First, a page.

Two days post-procedure, the stent dislodged and was expelled from the stoma. A new 26 mm × 120 mm covered colonic stent (EGIS; S&G Biotech) was deployed with a “lip” protruding through the stoma. The stent was once again sutured to the skin with 2-0 Prolene sutures.

The stent remained patent until the last follow-up at 2 months, with no signs of bowel obstruction (Fig. 2B).

Case 3

A 57-year-old male patient with known alcoholic liver disease presented with a strangulated umbilical hernia. A laparotomy was performed, ischaemic portions of both the small and large bowel were resected, and a right-sided colostomy was formed. Following surgery, faecal fistulation caused some breakdown of the wound, leading to another laparotomy. The patient was managed conservatively and was placed on parenteral nutrition.

Three months later the patient developed a hematoma in the right iliac fossa, which was also managed conservatively. During this period, the colostomy retracted and developed a stenosis with large bowel obstruction. The stoma was only able to accommodate a 12-Fr Foley catheter.

Under fluoroscopic guidance, the stoma was cannulated and a fully covered 14 mm × 20 mm lumen apposing metal stent (LAMS) (NAGI; Taewoong, Gimpo, Korea) was inserted (Fig. 3A). The stent was dilated with a 14-mm balloon (Atlas; Merit Medical, South Jordan, UT, USA). The large bowel obstruction resolved, and no additional procedures or surgery was required (Fig. 3B). The stent remained in position at 18 months and the stoma still functioned well.

Figure 3. (A) Fluoroscopic image after deployment of a 14 mm × 20 mm covered stent. (B) Sagittal computed tomography image 1 month after stent insertion showing the stent within the stoma with no signs of bowel obstruction.

Case 4

A 47-year-old female patient with advanced gastric adenocarcinoma who was known to have peritoneal disease presented with small bowel obstruction. The patient had an ileostomy created 7 months before for large bowel obstruction secondary to a malignant stricture and an anal lesion from peritoneal spread of the gastric adenocarcinoma. The patient was undergoing palliative chemotherapy at the time of presentation with small bowel obstruction.

Computed tomography and endoscopic findings suggested a single point of obstruction 5 cm proximal to the ileostomy (Fig. 4A, 4B). Under fluoroscopic guidance, a 14 mm × 20 mm LAMS (NAGI; Taewoong) was inserted and dilated with a 14-mm balloon (Atlas; Merit Medical) (Fig. 4C). No significant decompression of the dilated small bowel was seen after stent deployment (Fig. 4D). No subsequent clinical improvement was seen and the cause of the obstruction was felt to be from multiple peritoneal adhesions rather than a single point. Despite the persisting obstruction, the patient was still alive 5 weeks post-stenting.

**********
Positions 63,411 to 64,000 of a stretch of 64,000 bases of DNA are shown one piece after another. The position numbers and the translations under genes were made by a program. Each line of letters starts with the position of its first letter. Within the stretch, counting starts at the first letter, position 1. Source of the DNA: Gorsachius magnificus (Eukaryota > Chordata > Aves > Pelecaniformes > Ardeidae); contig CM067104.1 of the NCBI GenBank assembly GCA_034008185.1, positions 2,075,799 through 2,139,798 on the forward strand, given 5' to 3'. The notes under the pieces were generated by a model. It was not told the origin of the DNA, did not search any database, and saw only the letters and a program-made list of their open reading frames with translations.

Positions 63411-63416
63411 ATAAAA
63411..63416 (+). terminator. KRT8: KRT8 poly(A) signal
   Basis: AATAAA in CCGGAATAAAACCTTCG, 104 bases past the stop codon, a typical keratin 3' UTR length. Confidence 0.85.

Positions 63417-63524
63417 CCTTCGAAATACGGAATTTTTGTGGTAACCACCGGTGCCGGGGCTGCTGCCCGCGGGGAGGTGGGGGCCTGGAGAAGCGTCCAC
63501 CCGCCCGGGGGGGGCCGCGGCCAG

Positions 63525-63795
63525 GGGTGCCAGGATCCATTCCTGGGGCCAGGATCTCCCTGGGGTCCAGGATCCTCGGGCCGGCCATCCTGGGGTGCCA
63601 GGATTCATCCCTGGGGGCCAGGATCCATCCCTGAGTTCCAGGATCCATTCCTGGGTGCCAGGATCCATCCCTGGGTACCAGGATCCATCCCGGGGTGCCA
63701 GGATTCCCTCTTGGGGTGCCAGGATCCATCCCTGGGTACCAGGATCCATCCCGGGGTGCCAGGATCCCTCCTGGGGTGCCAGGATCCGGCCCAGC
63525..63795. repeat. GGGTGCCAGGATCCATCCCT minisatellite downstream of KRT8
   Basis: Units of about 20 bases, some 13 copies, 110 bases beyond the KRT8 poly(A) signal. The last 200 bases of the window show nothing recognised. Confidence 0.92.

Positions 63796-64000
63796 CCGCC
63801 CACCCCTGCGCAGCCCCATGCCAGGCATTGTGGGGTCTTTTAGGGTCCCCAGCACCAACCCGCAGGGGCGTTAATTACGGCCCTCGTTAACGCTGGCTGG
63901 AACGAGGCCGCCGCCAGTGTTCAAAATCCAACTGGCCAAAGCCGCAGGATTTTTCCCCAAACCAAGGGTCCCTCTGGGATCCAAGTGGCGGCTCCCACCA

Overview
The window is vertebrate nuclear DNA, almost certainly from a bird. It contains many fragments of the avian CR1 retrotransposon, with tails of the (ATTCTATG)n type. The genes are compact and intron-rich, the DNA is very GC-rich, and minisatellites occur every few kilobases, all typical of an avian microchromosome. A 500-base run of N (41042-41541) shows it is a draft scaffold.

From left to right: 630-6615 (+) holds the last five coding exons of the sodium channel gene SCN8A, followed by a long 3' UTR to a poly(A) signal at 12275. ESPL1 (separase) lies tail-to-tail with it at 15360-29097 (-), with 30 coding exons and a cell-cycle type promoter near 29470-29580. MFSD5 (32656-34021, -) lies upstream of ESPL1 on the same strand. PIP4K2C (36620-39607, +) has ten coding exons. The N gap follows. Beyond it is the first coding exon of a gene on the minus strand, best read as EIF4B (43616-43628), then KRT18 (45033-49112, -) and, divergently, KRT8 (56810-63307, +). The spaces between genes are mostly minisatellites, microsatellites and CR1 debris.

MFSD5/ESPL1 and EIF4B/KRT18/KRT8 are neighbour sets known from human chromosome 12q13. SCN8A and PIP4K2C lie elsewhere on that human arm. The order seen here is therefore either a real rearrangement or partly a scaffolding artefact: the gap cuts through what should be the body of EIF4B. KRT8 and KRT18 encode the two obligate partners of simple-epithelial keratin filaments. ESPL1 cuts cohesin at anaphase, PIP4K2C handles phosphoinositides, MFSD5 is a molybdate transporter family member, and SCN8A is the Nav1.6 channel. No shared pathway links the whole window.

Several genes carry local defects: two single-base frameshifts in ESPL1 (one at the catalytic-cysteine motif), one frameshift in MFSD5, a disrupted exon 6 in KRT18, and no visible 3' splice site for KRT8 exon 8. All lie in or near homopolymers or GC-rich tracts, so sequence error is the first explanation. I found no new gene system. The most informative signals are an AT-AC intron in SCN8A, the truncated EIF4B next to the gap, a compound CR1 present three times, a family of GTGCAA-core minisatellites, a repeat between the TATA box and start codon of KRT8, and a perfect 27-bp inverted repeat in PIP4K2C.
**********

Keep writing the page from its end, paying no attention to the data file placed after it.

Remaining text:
Figure 4. Axial (A) and sagittal (B) computed tomography images demonstrating distal small bowel obstruction. (C) Photograph of the stent after deployment in the stenotic stoma. (D) Abdominal X-ray taken after oral contrast showing persistent small bowel obstruction 2 weeks after stent insertion.

Patients who have bowel stomas often have multiple co-morbidities that make them high-risk candidates for repeat surgery. In addition, repeat surgery can be difficult secondary to previous surgical scarring, and can additionally cause further scarring, leading to worsening stenosis. The cases above demonstrate how IR should be considered as a minimally invasive option in treating stomal stenoses without having to resort to challenging surgery.1,2 An alternative approach is the use of trans-colostomy button gastrostomy tubes for the management of malignant bowel obstruction in patients with peritoneal carcinomatosis.3

A covered stent was selected in all cases. The diameter of the stent ranged from 14 to 26 mm with a length range of 20 to 120 mm. In two cases, the stent was secured with suture material, although this did not prevent migration in one case. A larger series might help to determine the optimal size for the stent and whether anchoring the stent is required.

Three patients experienced immediate clinical benefits with the resolution of bowel obstruction. Case 4 did not experience any clinical improvement; the obstruction was due to widespread peritoneal disease rather than a single level as was thought initially. This highlights the importance of patient selection when considering stoma stenting.

In summary, stoma stenting is a simple and quick procedure that can be performed under local anaesthesia or minimal sedation, and can relieve bowel obstruction in a minimally invasive manner without the need for repeat surgery.

No potential conflict of interest relevant to this article was reported.